Fluorinated substances in paper packaging passed on to the cake table

18. mar 2016

A new test from the Danish Consumer Council THINK Chemicals establishes the presence of problematic fluorinated substances in paper packaging for cakes such as frangipane tarts, raspberry Swiss rolls, carrot cakes and muffins. Manufacturers declare that they will phase out the substances.


Fluorinated substances in packaging
Photo: Anne Beck Christensen

If you serve a quick cake table consisting of ready-made frangipane tarts, raspberry Swiss rolls, carrot cakes or muffins, you risk that there will be an unwelcome guest at the table.

Fluorinated substances are water and grease repellent substances of very high concern which, among other things, are suspected of having endocrine disrupting effects. Research from the University of Southern Denmark last year showed that the presence of fluorinated substances in the blood could increase women’s risk of miscarriage by up to 16 times.

Still the substance is found in quantities far above the proposed threshold values in certain kinds of food packaging. This was established by the Danish Consumer Council THINK Chemicals’ test of 16 different examples of cardboard and paper food packaging.

‘Fluorine substances are problematic among other things due to the suspected endocrine disrupting effects. Among the cakes we found four different kind of packaging which had content significantly above the proposed threshold value. Although the content is not against the law, it is our hope that powerful companies would take responsibility in this area where we are dealing with substances that are of very high concern for consumers’ health,’ says Stine Müller, project manager and test responsible with the Danish Consumer Council THINK Chemicals.

She stresses that she cannot tell on the basis of the test whether fluorine substances have actually migrated from the packaging into food. However studies have previously shown that fluorine substances can migrate into food. So the healthiest solution is that they are not at all found in the packaging.

Manufacturers will phase out fluorine substances

The test included 16 different kinds of cardboard and paper food packagings. There was found only a small amount of fluorinated substances in paper bags for oatmeal, crispbread and flour. The same was true for the interlayer paper for sliced cheese, cake bottoms and pizza dough.

The manufacturers of the tested cakes promise that they will reduce the content of fluorine substances in the packaging.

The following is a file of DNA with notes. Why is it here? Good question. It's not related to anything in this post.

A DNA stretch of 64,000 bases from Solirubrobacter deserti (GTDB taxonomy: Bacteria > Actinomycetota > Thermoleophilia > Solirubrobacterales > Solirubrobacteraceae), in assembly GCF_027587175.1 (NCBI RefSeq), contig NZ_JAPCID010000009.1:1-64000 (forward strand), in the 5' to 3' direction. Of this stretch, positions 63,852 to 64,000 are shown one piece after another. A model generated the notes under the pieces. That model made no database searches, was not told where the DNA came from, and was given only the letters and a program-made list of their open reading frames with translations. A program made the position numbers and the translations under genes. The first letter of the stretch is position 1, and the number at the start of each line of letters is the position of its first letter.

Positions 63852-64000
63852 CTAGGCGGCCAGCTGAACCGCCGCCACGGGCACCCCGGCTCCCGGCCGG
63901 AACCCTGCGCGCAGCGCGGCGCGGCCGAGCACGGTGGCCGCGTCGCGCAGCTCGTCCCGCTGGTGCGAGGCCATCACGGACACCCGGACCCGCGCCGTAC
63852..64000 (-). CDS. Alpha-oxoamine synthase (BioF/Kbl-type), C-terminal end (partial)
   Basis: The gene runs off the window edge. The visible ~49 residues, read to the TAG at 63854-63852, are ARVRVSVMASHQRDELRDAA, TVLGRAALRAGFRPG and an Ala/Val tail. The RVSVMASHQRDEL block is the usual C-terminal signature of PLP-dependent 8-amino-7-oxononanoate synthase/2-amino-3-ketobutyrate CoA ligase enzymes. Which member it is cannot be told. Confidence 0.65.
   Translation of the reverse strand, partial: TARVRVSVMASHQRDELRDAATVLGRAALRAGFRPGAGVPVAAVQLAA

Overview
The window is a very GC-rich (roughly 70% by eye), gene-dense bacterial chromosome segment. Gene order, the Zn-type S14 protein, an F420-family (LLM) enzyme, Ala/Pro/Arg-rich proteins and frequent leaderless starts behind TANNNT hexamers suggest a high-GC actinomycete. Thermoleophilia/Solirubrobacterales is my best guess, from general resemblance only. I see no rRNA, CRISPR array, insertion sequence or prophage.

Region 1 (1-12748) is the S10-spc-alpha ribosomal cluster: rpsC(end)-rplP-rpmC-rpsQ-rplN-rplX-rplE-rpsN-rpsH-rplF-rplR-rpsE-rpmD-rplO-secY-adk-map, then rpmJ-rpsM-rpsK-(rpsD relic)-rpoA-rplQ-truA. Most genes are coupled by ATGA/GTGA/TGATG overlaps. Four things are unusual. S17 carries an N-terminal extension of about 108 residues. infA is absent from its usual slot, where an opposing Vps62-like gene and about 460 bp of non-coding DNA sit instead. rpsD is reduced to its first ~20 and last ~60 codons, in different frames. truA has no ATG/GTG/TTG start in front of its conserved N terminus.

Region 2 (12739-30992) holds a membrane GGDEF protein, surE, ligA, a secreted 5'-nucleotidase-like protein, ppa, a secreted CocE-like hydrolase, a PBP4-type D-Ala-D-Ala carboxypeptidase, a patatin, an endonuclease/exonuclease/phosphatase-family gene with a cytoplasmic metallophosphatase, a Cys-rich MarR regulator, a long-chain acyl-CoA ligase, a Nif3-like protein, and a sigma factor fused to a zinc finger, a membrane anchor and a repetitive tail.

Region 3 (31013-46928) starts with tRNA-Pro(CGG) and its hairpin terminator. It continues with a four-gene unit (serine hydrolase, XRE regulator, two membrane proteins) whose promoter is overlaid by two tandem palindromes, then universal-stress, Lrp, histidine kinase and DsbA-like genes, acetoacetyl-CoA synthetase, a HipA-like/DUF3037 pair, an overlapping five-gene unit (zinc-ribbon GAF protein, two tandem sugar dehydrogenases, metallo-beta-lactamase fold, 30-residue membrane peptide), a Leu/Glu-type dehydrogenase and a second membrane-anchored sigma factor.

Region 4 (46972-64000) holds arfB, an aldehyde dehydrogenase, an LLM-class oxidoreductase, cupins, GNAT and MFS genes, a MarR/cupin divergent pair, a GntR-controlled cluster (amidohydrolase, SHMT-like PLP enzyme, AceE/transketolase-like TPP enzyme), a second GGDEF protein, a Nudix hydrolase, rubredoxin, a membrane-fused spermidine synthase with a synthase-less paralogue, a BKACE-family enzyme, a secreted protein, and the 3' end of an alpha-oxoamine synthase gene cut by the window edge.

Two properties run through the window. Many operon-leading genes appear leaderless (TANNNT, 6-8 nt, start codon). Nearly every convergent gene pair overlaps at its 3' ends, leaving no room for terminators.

DanCake is responsible for the tested frangipane tart. The company writes to the Danish Consumer Council THINK Chemicals that, together with their suppliers, they have over a long period of time made an assessment of paper types and that they have almost finished phasing out paper with fluorine substances. The new cake will be sold in paper without fluorine substances from April, the company promises. A similar message was received from other manufacturers such as Nordthy A/S and Dansk Mærkevare Salg A/S.

‘We are very pleased to hear that manufacturers will find alternatives to fluorinated substances. Although each cake paper does not pose a risk to the consumer, we are exposed to these substances from many different sources in our daily lives and the overall exposure may be harmful. By removing the substances from the packaging the manufacturers ensure that there is one less possible source,’ says Stine Müller.

Mineral oils in all the tested packaging

Mineral oils in food packaging are controversial because some may be carcinogenic while others accumulate in the body organs.

The Danish Consumer Council THINK Chemicals' laboratory test showed that all the tested packaging contained mineral oils.

In several products the content was below the threshold value proposed by Germany for cardboard and paper packaging in direct contact with food. Other products however had a significantly higher content. This was for instance the case for the box of lasagne sheets, the bag of crispbread and the paper bottom of the raspberry Swiss roll.

Mineral oils can be found in recycled paper and cardboard. But the oils may for instance also originate from printing and production equipment.

Mineral oils can be absorbed by the food inside the packaging.


For more information:

Mrs Stine Müller, sm@fbr.dk